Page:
June 2, 2009 by Gsmith
WASHINGTON — Sen. Tom Harkin (D-Iowa) told the World today that he is holding onto majority sign-up as a key component of the Employee Free Choice Act, in rounds of “intense negotiations” with senators whose support is needed for passage of the landmark labor law reform measure. Although Harkin would not specify the precise form in which majority sign-up might emerge from the negotiations, he said “there are about five versions of it that are being talked about.”
The senator made the statement as he emerged from a panel discussion on the Employee Free Choice Act this morning at the America’s Future Now conference here.
Former Michigan Rep. David Bonior, now chair of American Rights at Work, reminded several thousand progressive leaders and activists who attended the panel discussion that majority sign-up (also known as “card check”) is already widely used. “It is an efficient, fair and democratic organizing process whereby a majority of employees sign cards to demonstrate their desire to form a union.”
Labor Department records show that since 2003, more than half a million American workers have formed unions through majority sign-up.
Bonior explained how under current labor law, management can refuse to recognize a union even when 100 percent of employees have signed union authorization cards, and even if the employer has no reason to doubt the validity of the cards.
Instead, employers can insist on an election process that enables them to take advantage of weak labor laws and launch a one-sided campaign to intimidate workers out of supporting a union.
“When workers try and form unions,” Bonior said, “90 percent of employers force employees to attend one-on-one anti-union meetings with their supervisors, 50 percent coerce workers into opposing unions with bribes and special favors, and 30 percent fire pro-union workers. These elections don’t measure up to the most fundamental standards of democracy.”
Harkin, who took responsibility for shepherding the Employee Free Choice Act through the Senate after Sen. Edward Kennedy (D-Mass.) became ill, also told the World that he would not allow a bill to go to the floor of the Senate if it “in any way compromises core principles.”
“There will be a card check compromise but the form it takes must give workers real freedom to choose a union,” Harkin said. “The final bill must incorporate, for workers who form a union, strict deadlines for companies to agree to a contract and there must be meaningful penalties levied against those who violate labor laws.”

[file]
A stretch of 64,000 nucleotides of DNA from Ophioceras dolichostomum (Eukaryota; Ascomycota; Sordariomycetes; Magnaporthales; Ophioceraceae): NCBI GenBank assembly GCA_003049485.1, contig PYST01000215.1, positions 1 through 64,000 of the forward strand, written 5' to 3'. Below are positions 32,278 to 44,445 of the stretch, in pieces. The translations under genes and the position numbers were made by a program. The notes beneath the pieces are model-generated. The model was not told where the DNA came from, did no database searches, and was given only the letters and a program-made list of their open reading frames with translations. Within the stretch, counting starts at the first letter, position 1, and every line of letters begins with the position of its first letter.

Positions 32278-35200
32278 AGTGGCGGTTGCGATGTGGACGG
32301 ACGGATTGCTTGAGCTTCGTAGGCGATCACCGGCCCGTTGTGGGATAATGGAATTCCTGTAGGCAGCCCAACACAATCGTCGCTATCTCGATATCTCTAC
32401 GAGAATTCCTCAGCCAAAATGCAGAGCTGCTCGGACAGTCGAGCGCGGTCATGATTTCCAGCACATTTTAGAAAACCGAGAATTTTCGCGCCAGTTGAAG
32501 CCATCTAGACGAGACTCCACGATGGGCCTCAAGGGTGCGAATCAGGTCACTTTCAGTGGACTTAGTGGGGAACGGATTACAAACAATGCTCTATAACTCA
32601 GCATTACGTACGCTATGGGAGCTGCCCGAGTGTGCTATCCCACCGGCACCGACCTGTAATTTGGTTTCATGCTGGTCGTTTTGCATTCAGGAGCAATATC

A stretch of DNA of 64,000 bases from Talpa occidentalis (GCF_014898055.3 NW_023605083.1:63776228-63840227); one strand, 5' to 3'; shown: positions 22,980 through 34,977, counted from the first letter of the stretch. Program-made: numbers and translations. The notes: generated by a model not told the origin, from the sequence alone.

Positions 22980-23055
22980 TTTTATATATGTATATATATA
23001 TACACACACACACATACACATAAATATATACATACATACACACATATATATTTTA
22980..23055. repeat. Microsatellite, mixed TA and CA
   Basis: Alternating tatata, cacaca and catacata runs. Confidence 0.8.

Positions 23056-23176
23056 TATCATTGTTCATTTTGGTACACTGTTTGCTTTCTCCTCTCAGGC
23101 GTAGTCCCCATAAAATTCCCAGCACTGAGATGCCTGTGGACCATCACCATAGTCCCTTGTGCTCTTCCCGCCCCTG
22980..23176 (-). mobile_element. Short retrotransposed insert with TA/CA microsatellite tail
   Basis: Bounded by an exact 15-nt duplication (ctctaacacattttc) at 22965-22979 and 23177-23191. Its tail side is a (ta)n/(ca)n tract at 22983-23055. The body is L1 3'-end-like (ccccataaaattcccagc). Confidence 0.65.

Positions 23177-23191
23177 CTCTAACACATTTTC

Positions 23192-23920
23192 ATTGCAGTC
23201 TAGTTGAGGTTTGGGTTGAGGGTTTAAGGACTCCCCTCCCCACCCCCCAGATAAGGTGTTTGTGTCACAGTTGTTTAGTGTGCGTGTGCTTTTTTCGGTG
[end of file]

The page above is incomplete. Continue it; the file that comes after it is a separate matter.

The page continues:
Although the senator said he did not want to jeopardize ongoing talks by specifying what the “card check compromises” look like, PWW sources have described several versions. One involves workers mailing completed authorization cards to the National Labor Relations Board, rather than handing them to a union organizer. Another involves checking a box on the card that expresses the individual’s preference for a secret ballot election, and still a third involves workers checking off a box that says “union” or one that says “no union” and mailing that card to the NLRB. In all three scenarios the company would be required to respect the choice of the workers.
Harkin warned that “if, in the final analysis, the negotiations don’t work and some senators refuse to compromise, I have the assurances of Harry Reid (leader of the Democratic majority in the Senate) that the Employee Free Choice Act will go to the floor of the Senate in its original form for a straight up or down vote. Then the voters will see for themselves who in the Senate is really with them or against them.”
The Employee Free Choice Act would put the decision of how to form a union in the hands of workers, not employers. Under the measure, if a majority of workers sign cards voting for a union, and if those cards are validated by the National Labor Relations Board, the agency will certify the workers as a union. The employer would be legally required to recognize the union and bargain with it. Employees could still choose to use their signed cards to petition for an NLRB election.
Larry Cohen, president of the Communications Workers of America, brought the crowd at the America’s Future Now conference to its feet when he said every Democratic senator must be made to answer the question, “Which side are you on?” (With the expected seating of Al Franken from Minnesota the Democrats will have the 60 votes that could stop a Republican filibuster.) Cohen said, “Either you are for the Chamber of Commerce which makes the same anti-labor arguments now that it made back in the 1930s or you are for the working Americans you represent.”
Cohen said he expected that the Republicans in the Senate would vote “in lockstep” against the bill, “as they voted in lockstep against Social Security in the 1930s.”
Thanks to our brothers and sisters at CPUSA & People’s Weekly World/Nuestro Mundo